The Centre’s decision to allow duty-free wheat imports, just when sowing of the new crop is on, has left red faces in the Union Agriculture Ministry.
The Ministry has been consistently maintaining that India had produced a bumper wheat crop in 2015-16. In its last estimate, released on August 2, Krishi Bhawan had pegged the output at 93.50 million tonnes (mt), up from 86.53 mt in 2014-15. This was despite government agencies procuring only 22.96 mt of wheat in the last rabi marketing season (April-June), as against 28.08 mt from the previous year’s crop.
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The Agriculture Ministry’s higher production estimates — disputed by the private trade, which pegged it much lower at 80-85 mt in a drought year, aggravated by high temperatures and no winter rain — had led the Centre to raise the import duty on wheat from 10 to 25 per cent. The enhanced duty was first made applicable until March 31, 2016 and then extended up to June 30.
On June 17, the Central Board of Excise and Customs (CBEC) issued a notification continuing with the 25 per cent duty “beyond 30.06.2016 and without an end date”.
But in the last couple of months, the dominant view within the Centre has seemingly shifted away from the Agriculture Ministry’s assessment of wheat crop availability. On September 23, the import duty was suddenly slashed to 10 per cent, to be effective until February 29, 2017 (the new crop’s arrivals start in March).
In the latest CBEC notification, dated December 8, imports have been made totally duty-free — and that, too, “without an end date”. This decision has come even as the Agriculture Ministry has reported higher wheat sowings this year, on the back of improved soil and subsoil moisture conditions from good monsoon rains and the timely onset of winter conducive to germination.
Farmers, as on December 9, had planted 225.63 lakh hectares (lh) area under wheat, compared to 202.28 lh during the same period last year.
“We have no role in the decision (to permit zero duty imports). The Consumer Affairs and Food, Commerce and Finance ministries are the ones that have pushed it, saying this was necessary because of domestic prices flaring up”, a top Agriculture Ministry official, who did not wish to be identified, told The Indian Express.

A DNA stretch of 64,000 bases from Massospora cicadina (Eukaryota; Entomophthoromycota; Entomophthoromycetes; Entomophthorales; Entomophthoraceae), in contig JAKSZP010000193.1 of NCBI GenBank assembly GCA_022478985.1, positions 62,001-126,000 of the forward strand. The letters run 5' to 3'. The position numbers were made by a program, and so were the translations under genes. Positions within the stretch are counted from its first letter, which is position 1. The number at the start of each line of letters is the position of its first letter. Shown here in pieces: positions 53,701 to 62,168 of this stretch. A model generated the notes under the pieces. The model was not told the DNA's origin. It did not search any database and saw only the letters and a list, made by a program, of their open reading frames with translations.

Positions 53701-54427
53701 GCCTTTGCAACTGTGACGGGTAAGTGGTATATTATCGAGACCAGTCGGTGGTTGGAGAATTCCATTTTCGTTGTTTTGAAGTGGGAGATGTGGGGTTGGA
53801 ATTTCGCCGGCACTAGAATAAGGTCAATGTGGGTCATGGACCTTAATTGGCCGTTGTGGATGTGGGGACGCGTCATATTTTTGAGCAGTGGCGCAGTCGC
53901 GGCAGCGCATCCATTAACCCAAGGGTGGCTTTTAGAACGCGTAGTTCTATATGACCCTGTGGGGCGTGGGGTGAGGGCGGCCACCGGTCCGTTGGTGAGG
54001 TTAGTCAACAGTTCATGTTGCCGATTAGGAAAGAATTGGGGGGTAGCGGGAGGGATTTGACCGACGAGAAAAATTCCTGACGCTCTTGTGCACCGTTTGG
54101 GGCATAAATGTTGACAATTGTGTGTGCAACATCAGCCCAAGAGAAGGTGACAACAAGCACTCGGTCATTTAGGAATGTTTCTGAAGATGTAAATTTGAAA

According to Department of Consumer Affairs data, wheat is now retailing at Rs 24 per kg in Delhi, up Rs 4 from this time three months ago. This has been linked mainly to the Food Corporation of India’s precarious stocks position. These, at 16.50 mt as on December 1, were not just below the 26.88 mt level a year back, but also the lowest for this date since 2007.
“Our focus is production and farmers. The other ministries, especially Consumer Affairs and Food, are more concerned about rising market prices. They feel imports are required, especially given low government wheat stocks that may encourage hoarding and speculation”, the official added.
While duty-free imports can help put a lid on prices ahead of crucial Assembly elections, the decision may also be used by the Opposition to portray the ruling BJP-led alliance as “anti-farmer”: Uttar Pradesh and Punjab, both going to polls early next year, also happen to be the country’s top two wheat-producing states.
Wheat of Black Sea origin (Ukraine and Russia) is currently landing in Indian ports at $210-215 per tonne. It is slightly higher, at $ 225-235 per tonne, for Australian wheat. At these rates, imported wheat would work out Rs 50-200 per quintal cheaper than the Centre’s minimum support price of Rs 1,625/quintal payable to Indian farmers.
An estimated 3.5 mt of wheat imports has so been contracted during 2016-17 (April-March), with 2 mt-plus already arriving. “We don’t expect much more to be contracted, as Black Sea ports would be frozen during the winter and not many shipments can happen in the next 2-3 months. Moreover, we aren’t sure whether the government can stick to the duty-free imports decision with elections approaching and our own crop, too, being harvested after March”, a trade source said.
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